Jul 26, 2023

Characterizing atomic defects in 2D materials to determine suitability as quantum emitters

Posted by in categories: chemistry, quantum physics

The term molybdenum disulfide may sound familiar to some car drivers and mechanics. No wonder: the substance, discovered by U.S. chemist Alfred Sonntag in the 1940s, is still used today as a high-performance lubricant in engines and turbines, but also for bolts and screws.

This is due to the special chemical structure of this solid, whose individual material layers are easily displaceable relative to one another. However, molybdenum disulfide (chemically MoS2) not only lubricates well, but it is also possible to exfoliate a single atomic layer of this material or to grow it synthetically on a wafer scale.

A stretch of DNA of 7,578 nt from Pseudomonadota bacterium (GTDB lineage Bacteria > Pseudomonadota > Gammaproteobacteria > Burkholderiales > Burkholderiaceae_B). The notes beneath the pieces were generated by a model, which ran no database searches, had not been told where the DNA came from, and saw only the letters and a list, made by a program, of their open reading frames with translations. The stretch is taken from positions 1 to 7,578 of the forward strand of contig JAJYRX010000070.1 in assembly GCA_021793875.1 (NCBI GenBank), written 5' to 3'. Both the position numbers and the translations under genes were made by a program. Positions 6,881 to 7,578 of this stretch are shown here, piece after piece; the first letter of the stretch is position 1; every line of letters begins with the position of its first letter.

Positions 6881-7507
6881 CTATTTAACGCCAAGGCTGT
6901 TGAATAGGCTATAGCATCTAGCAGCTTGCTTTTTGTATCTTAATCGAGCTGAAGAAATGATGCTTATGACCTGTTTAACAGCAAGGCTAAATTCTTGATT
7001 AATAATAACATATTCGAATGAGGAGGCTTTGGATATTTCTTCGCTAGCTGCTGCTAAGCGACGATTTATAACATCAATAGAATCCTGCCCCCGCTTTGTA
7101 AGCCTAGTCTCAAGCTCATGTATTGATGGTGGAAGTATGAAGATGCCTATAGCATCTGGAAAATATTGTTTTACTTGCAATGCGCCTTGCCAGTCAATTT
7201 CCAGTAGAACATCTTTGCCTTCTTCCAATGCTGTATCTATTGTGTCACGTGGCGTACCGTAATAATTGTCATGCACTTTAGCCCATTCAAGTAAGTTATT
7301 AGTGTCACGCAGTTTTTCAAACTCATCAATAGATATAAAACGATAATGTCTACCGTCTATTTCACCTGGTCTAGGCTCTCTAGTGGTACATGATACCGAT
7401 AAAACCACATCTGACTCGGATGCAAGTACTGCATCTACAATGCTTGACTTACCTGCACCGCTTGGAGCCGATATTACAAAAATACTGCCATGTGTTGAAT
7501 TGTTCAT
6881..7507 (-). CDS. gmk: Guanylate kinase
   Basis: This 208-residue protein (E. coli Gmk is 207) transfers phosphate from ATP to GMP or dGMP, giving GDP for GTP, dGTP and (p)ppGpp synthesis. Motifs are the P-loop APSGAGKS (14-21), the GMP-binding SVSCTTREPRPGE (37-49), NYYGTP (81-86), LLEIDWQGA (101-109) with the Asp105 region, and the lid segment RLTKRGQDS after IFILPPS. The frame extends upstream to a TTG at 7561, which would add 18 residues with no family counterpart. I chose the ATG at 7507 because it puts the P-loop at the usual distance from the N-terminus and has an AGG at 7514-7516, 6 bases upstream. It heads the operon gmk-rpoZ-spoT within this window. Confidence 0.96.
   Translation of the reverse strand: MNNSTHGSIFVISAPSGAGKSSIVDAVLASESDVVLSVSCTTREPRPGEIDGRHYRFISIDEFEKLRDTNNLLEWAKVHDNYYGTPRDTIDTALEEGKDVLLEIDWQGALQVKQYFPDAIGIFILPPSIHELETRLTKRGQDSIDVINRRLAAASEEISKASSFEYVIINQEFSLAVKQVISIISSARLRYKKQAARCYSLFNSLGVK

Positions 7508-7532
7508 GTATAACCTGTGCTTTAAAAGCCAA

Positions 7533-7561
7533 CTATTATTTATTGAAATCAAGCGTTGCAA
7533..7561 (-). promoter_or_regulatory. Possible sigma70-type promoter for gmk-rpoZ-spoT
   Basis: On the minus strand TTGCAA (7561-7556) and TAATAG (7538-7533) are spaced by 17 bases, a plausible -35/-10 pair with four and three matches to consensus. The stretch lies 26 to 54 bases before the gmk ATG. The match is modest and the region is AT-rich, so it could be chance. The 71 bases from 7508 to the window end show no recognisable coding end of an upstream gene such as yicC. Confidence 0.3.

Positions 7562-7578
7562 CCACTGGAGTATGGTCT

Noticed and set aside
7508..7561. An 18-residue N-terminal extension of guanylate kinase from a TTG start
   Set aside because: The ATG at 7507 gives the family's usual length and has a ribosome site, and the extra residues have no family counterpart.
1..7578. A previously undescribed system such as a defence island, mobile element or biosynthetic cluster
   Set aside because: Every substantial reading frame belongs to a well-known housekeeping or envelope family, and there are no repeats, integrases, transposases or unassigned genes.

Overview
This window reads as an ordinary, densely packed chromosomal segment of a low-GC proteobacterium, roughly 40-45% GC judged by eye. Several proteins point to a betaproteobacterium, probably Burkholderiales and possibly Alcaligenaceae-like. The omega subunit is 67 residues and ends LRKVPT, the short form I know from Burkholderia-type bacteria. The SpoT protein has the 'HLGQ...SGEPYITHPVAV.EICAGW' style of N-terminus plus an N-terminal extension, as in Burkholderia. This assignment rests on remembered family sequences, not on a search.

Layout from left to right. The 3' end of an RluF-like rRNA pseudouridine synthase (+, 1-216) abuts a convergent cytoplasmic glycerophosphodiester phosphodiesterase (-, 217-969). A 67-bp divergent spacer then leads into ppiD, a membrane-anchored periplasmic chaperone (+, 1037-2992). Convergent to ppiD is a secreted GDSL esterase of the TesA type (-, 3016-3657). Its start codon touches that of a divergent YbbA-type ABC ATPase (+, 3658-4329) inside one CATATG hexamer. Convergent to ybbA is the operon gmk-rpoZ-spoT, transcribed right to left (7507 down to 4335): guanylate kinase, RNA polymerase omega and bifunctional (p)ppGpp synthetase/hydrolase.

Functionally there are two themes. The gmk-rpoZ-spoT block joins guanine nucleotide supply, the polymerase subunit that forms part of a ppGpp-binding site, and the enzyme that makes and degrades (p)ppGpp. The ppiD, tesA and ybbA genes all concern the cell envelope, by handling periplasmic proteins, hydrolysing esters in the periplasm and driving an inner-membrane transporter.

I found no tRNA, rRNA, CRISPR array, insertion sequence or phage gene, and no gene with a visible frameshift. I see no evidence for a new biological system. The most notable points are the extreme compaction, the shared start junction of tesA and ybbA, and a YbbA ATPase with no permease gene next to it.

The controlled isolation of a MoS2 monolayer was achieved only a few years ago, but is already considered a materials science breakthrough with enormous technological potential. The Empa team now wants to work with precisely this class of materials.

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